Still, he wasn’t accustomed to feeling so ill-at-ease around humans, and this bothered him deeply. She was duchess after all—privilege-toting wife of the esteemed duke. Her prominence was probably why she dared come alone, the result of typical mortal foolishness Laurent knew well and plain. Social status accounted for nothing in the woods; he was still twice as strong as ten of her husband’s soldiers, and thrice as quick as their steeds. Still, Laurent couldn’t shake the vague feeling that something was… off.
And beneath platinum blonde locks, her neck—her neck, he couldn’t help but notice upon further inspection—was slender and elegant as the rest of her. Laurent absently licked his lips and ignored his growling belly.
Vivien sauntered towards him, daintily lifting the hem of her scarlet lace gown and shrinking the space between them to an arm’s length. Her teardrop earrings glimmered in the evening haze, their crystals casting rainbow freckles onto her plunging neckline.
Laurent forced himself to blink twice. “Madame Le Tallec,” he replied warily.
Her eyes narrowed into slits as she leaned in, voice barely above a whisper. “All I am asking, is that you do what you do best. It shouldn’t be difficult, given the likes of you.”
Laurent shut his eyes to focus on the trickle of the nearby stream as he processed the sheer absurdity of her request. First of all, her sudden proximity was dangerously overwhelming. And second, it was true what everyone said—like her bellicose husband, the woman was mad.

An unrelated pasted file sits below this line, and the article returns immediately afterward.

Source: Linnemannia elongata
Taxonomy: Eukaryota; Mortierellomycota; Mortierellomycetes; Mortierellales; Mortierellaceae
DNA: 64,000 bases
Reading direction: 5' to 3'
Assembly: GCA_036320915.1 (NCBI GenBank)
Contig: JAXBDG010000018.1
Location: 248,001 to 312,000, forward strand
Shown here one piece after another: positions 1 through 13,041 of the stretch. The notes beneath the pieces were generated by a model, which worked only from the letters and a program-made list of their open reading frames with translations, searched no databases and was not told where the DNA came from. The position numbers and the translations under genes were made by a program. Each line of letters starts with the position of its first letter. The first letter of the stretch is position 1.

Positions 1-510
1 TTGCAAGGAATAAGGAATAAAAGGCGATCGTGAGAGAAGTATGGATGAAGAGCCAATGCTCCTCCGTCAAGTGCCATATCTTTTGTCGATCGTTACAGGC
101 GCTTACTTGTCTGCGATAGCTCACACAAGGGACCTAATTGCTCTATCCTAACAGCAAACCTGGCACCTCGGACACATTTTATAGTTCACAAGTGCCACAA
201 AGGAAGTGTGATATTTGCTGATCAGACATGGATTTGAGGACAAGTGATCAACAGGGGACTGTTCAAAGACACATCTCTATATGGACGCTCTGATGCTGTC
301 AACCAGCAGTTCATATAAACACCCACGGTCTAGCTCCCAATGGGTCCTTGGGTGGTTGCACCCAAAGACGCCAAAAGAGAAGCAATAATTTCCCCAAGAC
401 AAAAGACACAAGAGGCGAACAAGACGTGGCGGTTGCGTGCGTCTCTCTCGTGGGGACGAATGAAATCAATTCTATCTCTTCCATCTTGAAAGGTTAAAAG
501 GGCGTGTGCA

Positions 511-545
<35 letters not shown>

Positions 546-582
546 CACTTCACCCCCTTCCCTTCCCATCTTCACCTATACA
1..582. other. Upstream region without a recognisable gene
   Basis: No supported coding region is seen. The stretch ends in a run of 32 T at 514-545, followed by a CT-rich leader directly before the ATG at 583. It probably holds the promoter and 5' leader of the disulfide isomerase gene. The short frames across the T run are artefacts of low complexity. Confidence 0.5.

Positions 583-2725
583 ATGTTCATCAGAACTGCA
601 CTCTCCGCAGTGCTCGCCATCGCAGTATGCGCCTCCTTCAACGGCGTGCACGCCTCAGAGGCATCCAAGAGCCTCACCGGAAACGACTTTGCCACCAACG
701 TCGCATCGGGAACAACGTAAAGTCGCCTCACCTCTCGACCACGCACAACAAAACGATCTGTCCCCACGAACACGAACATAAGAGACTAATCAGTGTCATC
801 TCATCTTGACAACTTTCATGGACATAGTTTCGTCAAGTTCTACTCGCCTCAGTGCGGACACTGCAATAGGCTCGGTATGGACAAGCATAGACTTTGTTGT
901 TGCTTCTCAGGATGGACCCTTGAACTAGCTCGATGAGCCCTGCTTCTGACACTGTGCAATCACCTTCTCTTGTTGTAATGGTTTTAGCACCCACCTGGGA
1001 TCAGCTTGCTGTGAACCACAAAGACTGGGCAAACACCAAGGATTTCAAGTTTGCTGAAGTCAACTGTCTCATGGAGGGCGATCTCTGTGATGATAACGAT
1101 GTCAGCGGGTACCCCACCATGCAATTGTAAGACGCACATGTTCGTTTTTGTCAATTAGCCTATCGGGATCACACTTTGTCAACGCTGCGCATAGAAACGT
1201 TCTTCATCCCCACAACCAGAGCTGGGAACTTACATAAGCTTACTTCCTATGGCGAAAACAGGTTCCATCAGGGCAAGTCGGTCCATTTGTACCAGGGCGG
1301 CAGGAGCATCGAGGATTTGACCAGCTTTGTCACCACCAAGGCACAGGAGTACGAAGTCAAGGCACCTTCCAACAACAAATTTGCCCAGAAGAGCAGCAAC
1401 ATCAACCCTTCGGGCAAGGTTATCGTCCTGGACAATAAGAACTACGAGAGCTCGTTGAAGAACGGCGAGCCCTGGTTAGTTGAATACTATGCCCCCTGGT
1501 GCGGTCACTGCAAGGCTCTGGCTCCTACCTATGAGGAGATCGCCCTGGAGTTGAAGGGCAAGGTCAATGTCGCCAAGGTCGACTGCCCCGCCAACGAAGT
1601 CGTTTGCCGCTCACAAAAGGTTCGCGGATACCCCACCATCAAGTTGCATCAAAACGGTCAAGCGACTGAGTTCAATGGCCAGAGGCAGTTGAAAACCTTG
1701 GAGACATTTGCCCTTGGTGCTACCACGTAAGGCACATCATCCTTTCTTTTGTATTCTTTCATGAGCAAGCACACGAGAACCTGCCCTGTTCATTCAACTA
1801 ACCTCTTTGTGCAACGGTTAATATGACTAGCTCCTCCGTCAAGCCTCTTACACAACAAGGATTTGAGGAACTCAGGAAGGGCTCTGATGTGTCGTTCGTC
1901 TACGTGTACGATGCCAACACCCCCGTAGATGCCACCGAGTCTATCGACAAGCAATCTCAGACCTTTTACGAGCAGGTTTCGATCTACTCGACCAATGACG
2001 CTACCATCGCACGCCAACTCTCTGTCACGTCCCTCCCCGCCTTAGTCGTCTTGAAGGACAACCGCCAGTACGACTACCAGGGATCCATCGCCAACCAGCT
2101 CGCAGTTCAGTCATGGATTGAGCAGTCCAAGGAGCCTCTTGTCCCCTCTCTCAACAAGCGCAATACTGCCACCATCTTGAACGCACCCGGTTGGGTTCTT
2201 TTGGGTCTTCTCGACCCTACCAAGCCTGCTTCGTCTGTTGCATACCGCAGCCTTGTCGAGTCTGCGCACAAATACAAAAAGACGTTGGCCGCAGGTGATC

“Don’t be daft! If I have to spell it out for you, by all means.” Her shrill cry shattered his thoughts, and a moment later she lunged forward to grip his cowhide vest. She jostled him, ice-blue eyes bulging.
“Kill the princess. Drown her in the river, make it look like an accident. Lord knows you’re good at covering your tracks, and I will make sure you’re never caught. You have my word, Darkling. I don’t care how you make it happen, but make. Her. Disappear.”
Gently as possible, Laurent pried the woman’s fingers from his clothing. It was obvious she was unaware just with whom she was dealing. Fists clenched, he took a long step back. “I can’t do that.”
Vivien’s cold glare broke—but not for long. “Then get one of your kind who can,” she offered, smoothing her expression.
His jaw tightened. It was one thing for a Breton noble to ask a Darkling to kill a low-class harlot; though rare, it did happen from time to time, usually after a wayside mistress was discovered. He had many associates willing to do so for whatever meager fee was thrown their way—money meant sustenance for the starving ones, after all. Not to mention the others in his coven who would immediately jump at the opportunity. But it was ludicrous for anyone, even the duchess, to expect him to execute the future monarch. The coronation ceremony was less than a week away, for God’s sake.
“The royal family holds the duke and yourself in the absolute highest regard.” He shook his head slowly. “Also, isn’t your son quite friendly with the girl?” Laurent never cared to keep up with affairs of the mortal kingdom, but his own position within the forest hierarchy required some general awareness. He at least knew that if the Le Tallec boy married into the royal family, the Darklings would have problems much bigger than starvation.
“That is none of your business,” Vivien said curtly.
“We’ve finally managed to decrease our attacks on the surrounding towns, almost halt them altogether…” He trailed off. “Why would you want us to regress? Why could you possibly want—”
Vivien sighed, her breath billowing into the cold like smoke from a disheartened dragon.